Although deep learning models have been used to solve problems and answer questions in a number of different fields, some experts remain skeptical. Recent critical commentaries have unfavorably compared deep learning with standard machine learning approaches for analyzing brain imaging data.

However, as demonstrated in the study, these conclusions are often based on pre-processed input that deprive deep learning of its main advantagethe ability to learn from the data with little to no preprocessing. Anees Abrol, research scientist at TReNDS and the lead author on the paper, compared representative models from classical machine learning and deep learning, and found that if trained properly, the deep-learning methods have the potential to offer substantially better results, generating superior representations for characterizing the human brain.

We compared these models side-by-side, observing statistical protocols so everything is apples to apples. And we show that deep learning models perform better, as expected, said co-author Sergey Plis, director of machine learning at TReNDS and associate professor of computer science.

Plis said there are some cases where standard machine learning can outperform deep learning. For example, diagnostic algorithms that plug in single-number measurements such as a patients body temperature or whether the patient smokes cigarettes would work better using classical machine learning approaches.

If your application involves analyzing images or if it involves a large array of data that cant really be distilled into a simple measurement without losing information, deep learning can help, Plis said.. These models are made for really complex problems that require bringing in a lot of experience and intuition.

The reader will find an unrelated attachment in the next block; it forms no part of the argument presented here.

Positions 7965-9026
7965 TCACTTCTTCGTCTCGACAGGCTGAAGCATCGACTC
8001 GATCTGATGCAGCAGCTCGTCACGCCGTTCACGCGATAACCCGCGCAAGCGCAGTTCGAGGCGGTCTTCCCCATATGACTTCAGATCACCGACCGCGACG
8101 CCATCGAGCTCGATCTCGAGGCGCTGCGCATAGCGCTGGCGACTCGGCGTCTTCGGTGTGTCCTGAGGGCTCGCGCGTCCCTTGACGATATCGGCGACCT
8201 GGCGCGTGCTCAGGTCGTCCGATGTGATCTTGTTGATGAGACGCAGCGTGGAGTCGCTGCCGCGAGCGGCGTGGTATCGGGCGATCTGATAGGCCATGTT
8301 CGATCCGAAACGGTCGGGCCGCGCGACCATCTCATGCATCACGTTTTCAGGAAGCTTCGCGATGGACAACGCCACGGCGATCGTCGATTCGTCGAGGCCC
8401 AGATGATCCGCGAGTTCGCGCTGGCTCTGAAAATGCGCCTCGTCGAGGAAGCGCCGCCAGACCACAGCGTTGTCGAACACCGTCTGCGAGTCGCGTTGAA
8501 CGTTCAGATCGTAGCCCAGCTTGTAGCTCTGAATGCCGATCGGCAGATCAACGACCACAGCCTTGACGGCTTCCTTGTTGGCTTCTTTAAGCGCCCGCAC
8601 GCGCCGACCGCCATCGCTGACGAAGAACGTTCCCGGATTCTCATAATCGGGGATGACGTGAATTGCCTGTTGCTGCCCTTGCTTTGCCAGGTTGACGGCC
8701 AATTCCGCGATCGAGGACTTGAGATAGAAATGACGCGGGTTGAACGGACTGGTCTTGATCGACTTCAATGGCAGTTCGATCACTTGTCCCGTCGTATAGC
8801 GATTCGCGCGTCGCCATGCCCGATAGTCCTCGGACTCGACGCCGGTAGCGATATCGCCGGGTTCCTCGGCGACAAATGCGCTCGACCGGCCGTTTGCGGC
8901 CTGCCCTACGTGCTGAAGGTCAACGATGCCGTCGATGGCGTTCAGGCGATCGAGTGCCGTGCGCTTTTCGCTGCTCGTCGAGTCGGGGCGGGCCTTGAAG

The downside of deep learning models is they are data hungry at the outset and must be trained on lots of information. But once these models are trained, said co-author Vince Calhoun, director of TReNDS and Distinguished University Professor of Psychology, they are just as effective at analyzing reams of complex data as they are at answering simple questions.

Interestingly, in our study we looked at sample sizes from 100 to 10,000 and in all cases the deep learning approaches were doing better, he said.

Another advantage is that scientists can reverse analyze deep-learning models to understand how they are reaching conclusions about the data. As the published study shows, the trained deep learning models learn to identify meaningful brain biomarkers.

These models are learning on their own, so we can uncover the defining characteristics that theyre looking into that allows them to be accurate, Abrol said. We can check the data points a model is analyzing and then compare it to the literature to see what the model has found outside of where we told it to look.

The researchers envision that deep learning models are capable of extracting explanations and representations not already known to the field and act as an aid in growing our knowledge of how the human brain functions. They conclude that although more research is needed to find and address weaknesses of deep-learning models, from a mathematical point of view, its clear these models outperform standard machine learning models in many settings.